At Zingerman’s Roadhouse, a popular Michigan restaurant, the weekly sales figures are not a big secret. All 50 employees gather to discuss the results—and brainstorm on how they can help each other exceed those numbers in the week ahead.
During one of the meetings, Alex Young, the restaurant’s longtime chef, pointed out that the eatery did $165,256 in sales the week before: $13,000 more than projected. Employees, from busboys to servers, congratulated each other. But Young didn’t stop there.
“I think we could get that number up to $180,000 next week with the start of graduation ceremonies,” Young told the group. “How do you think we might get to that goal?”
The restaurant is in the college town of Ann Arbor, so he figured the University of Michigan’s festivities would attract more diners. He sought to prod his team to think like entrepreneurs.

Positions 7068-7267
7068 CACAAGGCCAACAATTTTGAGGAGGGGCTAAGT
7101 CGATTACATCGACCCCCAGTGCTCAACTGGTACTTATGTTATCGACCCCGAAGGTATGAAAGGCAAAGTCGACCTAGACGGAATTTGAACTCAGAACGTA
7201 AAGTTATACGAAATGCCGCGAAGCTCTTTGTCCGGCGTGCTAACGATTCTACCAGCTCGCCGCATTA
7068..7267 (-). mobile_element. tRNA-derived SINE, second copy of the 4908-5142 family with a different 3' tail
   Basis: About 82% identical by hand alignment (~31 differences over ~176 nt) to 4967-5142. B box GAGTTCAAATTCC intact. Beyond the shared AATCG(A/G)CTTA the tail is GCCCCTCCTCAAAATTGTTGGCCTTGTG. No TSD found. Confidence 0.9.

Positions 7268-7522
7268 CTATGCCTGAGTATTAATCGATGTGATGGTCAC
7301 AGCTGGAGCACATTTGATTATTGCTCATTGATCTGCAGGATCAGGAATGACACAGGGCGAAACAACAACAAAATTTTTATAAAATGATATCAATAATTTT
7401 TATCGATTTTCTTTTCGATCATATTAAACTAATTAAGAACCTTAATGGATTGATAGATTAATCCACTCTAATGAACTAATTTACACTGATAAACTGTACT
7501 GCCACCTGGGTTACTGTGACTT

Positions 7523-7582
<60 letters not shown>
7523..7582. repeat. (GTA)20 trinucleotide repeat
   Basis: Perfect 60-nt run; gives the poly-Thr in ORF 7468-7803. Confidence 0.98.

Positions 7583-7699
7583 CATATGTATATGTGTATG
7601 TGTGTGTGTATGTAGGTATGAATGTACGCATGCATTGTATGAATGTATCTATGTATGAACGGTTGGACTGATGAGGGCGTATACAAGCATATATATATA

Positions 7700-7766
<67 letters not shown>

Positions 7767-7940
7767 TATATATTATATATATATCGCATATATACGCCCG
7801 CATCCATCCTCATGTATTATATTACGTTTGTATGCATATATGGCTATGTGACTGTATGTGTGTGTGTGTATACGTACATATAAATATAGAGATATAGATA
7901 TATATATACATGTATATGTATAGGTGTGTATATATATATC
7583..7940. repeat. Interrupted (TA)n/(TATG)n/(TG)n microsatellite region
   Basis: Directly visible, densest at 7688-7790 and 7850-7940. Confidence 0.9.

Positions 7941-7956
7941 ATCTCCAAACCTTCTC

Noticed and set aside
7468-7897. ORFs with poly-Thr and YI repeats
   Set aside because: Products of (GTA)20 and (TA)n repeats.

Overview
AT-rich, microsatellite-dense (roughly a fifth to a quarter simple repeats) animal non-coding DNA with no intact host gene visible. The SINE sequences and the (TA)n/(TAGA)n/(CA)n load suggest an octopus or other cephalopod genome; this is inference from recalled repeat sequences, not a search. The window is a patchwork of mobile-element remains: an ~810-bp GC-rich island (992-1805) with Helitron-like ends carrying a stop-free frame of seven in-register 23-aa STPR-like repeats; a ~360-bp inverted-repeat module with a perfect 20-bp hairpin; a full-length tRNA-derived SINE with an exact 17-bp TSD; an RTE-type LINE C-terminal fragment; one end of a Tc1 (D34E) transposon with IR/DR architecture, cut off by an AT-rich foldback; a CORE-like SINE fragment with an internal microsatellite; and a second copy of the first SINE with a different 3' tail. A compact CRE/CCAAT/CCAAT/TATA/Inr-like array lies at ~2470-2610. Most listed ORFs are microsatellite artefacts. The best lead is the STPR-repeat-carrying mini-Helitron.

Staffers suggested promoting products from one of Zingerman’s sister businesses. Examples included cross-selling cakes from its bakery or books written by the company’s co-owner, Ari Weinzweig.
After the meeting, a line cook, Leo Chen, alerted his boss that four of the cocktails they made at the restaurant used egg whites. That meant 30 yolks a week were discarded. Chen proposed saving the yolks for puddings and other items.
By treating employees like owners, Weinzweig and Young turn them into smarter, more motivated contributors.
— Adapted from “At Zingerman’s, Pastrami and Partnership to Go,” Jennifer Conlin, www.nytimes.com.